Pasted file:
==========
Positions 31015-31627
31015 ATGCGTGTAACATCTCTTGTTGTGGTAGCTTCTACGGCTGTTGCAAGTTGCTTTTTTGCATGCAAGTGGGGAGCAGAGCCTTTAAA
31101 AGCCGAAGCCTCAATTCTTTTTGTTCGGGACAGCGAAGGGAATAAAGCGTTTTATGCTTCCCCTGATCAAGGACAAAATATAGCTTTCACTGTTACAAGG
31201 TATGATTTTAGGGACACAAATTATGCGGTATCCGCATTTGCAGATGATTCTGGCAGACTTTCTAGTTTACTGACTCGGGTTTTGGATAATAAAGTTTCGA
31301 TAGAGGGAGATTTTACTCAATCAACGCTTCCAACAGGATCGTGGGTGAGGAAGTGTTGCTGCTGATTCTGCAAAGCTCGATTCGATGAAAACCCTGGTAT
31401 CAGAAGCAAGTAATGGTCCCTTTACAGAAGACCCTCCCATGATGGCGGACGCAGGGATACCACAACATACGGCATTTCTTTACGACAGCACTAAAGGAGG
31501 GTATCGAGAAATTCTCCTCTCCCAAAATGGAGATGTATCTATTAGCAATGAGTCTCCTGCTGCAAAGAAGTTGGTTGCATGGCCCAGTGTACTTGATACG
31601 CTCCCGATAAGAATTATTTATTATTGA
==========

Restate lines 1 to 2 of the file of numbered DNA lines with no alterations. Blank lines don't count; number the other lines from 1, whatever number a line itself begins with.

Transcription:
Positions 31015-31627
31015 ATGCGTGTAACATCTCTTGTTGTGGTAGCTTCTACGGCTGTTGCAAGTTGCTTTTTTGCATGCAAGTGGGGAGCAGAGCCTTTAAA